From: Ashley, Burl S. 1980. Reference handbook for foresters. USDA NA-FR-15. 35 pp.

A comparison of these two volume tables will show that they are not identical. The International 1/4-Inch rule is generally considered to be the best estimate of the amount of lumber that can actually be sawn from a tree or a log under optimum conditions. The Doyle rule substantially underestimates the volume of trees in the smaller diameter classes. The International 1/4-Inch rule should, therefore, be used when the most accurate estimate of yield is important, as when determining how many trees to cut to obtain a specified amount of lumber. When marketing timber stumpage, however, the choice of volume rule is less critical. Confusion on quantity should not arise as long as both buyer and seller know which rule was used to estimate volumes. Timber stumpage prices are commonly adjusted based on which rule is used.

Measuring Tree Diameter

Tree-trunk diameters are measured at breast height (termed diameter at breast height or DBH), defined as the diameter of the tree 4-1/2 feet above ground on the uphill side of the tree. If a tree forks below breast height, each trunk is treated as a separate tree. DBH can be measured with a tree caliper, a Biltmore stick, a tree diameter tape, or a flexible measuring tape (e.g., cloth or steel). Tree calipers, Biltmore sticks, and tree-diameter tapes can be purchased through forestry equipment supply companies. The flexible measuring tape can be used to measure tree trunk circumference and circumference divided by 3.14 to determine diameter.

Measuring Merchantable Height

Diagram of merchantable tree height

Merchantable height is the height of the tree (or the length of its trunk) up to which a particuar product may be obtained, usually minus a one-foot stump height. Merchantable tree heights for sawlogs and veneer are generally estimated to the height where the trunk diameter tapers to 10 inches, or until heavy branching or defects are encountered. The merchantable height of very valuable trees, such as veneer black walnut, may be measured to the nearest foot or two feet. The merchantable height of most other trees is measured in units of 16-foot logs and 8-foot half-logs. Merchantable height measurements are rounded to the nearest half-log. Thus, a tree with a merchantable height of 42 feet would be measured as having 2-1/2 logs of merchantable height.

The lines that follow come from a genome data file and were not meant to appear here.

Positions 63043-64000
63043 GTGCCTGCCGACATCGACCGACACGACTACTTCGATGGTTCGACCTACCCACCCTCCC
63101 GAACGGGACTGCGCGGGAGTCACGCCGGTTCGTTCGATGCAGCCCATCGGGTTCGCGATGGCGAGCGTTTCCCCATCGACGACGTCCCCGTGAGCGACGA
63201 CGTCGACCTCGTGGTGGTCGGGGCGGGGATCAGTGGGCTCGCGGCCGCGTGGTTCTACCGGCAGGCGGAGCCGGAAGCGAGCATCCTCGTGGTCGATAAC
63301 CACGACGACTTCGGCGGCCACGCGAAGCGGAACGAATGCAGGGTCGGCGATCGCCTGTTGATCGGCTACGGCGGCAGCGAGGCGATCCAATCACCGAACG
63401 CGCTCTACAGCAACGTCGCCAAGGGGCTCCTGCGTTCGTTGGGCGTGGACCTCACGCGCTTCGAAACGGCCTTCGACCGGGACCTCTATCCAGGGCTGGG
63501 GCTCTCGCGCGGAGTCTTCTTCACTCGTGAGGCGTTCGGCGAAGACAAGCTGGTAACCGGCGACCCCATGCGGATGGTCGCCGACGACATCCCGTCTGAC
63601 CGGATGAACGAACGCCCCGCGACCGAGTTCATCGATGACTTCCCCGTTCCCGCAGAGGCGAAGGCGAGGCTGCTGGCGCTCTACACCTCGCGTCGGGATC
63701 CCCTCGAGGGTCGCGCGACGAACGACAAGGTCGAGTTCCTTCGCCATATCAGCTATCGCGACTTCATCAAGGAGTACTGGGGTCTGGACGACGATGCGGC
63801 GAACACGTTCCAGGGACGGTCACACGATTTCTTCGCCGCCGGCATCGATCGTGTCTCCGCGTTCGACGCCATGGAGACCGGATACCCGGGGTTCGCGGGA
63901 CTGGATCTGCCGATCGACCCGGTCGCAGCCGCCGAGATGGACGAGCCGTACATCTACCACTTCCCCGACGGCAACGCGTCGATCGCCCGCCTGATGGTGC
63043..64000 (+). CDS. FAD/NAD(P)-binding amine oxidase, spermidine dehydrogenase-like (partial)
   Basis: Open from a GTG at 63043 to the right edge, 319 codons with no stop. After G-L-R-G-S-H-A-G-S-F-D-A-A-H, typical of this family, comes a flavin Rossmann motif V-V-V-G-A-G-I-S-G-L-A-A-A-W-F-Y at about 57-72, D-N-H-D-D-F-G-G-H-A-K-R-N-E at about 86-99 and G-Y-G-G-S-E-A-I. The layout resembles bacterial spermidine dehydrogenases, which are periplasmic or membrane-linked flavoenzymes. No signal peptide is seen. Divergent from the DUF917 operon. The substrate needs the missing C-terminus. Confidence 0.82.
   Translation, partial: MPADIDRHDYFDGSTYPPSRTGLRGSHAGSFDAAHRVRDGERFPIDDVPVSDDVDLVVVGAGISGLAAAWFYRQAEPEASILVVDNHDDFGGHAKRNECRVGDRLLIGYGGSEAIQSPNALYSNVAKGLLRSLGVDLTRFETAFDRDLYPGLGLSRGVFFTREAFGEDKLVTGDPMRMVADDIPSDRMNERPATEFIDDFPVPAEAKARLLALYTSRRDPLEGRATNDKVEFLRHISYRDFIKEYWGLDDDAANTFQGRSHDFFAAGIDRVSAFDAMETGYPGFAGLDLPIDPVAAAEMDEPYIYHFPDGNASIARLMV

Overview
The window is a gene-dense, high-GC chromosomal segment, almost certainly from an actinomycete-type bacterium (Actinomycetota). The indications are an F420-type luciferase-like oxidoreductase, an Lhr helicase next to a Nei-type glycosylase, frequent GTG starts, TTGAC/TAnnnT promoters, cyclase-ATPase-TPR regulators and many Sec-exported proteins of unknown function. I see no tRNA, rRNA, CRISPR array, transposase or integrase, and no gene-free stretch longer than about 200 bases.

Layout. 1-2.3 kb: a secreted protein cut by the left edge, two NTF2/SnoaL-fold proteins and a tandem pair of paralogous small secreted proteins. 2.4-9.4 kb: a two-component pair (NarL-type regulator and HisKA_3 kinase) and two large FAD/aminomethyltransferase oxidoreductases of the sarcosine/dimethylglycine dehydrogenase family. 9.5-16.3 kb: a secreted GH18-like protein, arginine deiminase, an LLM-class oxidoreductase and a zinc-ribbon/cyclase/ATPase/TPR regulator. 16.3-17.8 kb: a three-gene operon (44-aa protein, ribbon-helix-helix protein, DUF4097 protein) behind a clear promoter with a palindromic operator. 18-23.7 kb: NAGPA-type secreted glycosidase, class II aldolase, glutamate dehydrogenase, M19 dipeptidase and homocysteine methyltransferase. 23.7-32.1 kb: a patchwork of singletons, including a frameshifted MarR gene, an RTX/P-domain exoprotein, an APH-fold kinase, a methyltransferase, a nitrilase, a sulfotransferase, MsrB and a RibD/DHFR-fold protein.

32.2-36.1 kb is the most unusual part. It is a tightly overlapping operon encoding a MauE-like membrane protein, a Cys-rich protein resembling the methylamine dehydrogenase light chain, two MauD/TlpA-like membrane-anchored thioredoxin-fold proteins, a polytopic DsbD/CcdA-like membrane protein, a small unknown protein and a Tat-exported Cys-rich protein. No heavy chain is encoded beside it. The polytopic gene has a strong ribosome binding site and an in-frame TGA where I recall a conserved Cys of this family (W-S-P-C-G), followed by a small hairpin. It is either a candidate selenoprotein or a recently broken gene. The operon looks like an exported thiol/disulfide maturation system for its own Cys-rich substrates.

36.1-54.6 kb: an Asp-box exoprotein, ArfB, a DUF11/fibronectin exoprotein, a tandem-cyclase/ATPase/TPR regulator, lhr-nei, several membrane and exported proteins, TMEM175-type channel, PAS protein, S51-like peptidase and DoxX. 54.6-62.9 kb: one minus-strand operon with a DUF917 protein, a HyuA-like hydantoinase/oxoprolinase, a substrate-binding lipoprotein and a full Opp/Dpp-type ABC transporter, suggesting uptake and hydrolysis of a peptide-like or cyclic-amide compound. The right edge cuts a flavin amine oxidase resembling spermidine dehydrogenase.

Merchantable heights may be measured with a number of special instruments designed specifically for tree-height measurements such as clinometers, altimeters, relascopes, or hypsometers. These instruments are available through forestry equipment supply companies. Merchantable heights can also be measured with a long pole if only a few trees are being measured and they have relatively short merchantable heights. With some practice, merchantable heights in log and half-log units can be estimated quite accurately, particularly for trees with short merchantable heights.

Using the Tables to Estimate Merchantable Tree Volume

Once the diameter at breast height and the merchantable height of a tree have been measured, Table 1 or 2 may be used to estimate its volume in board feet. For example, a 20-inch DBH oak tree with a merchantable height of 2-1/2 logs contains 260 board feet Doyle rule or 350 board feet International 1/4-Inch rule.

When using these tables, it is important to remember that only that portion of the trunk that will produce a useable product should be measured. Portions of the trunk or entire trunks that are hollow, excessively crooked, rotten, etc., should not be measured. You may hear foresters or buyers talking about gross and net volume. Gross volume is the estimated tree volume without deduction for defects (i.e., the DBH and merchantable heights of all of the trees were measured ignoring defects, volumes were determined, and the volumes were added up). Net volume is the estimated tree volume with proper deductions made for defects.

Click here for a PDF version of this Fact Sheet.


All educational programs conducted by Ohio State University Extension are available to clientele on a nondiscriminatory basis without regard to race, color, creed, religion, sexual orientation, national origin, gender, age, disability or Vietnam-era veteran status.

Keith L. Smith, Associate Vice President for Ag. Adm. and Director, OSU Extension.

TDD No. 800-589-8292 (Ohio only) or 614-292-6181



| Ohioline | Search | Fact Sheets | Bulletins |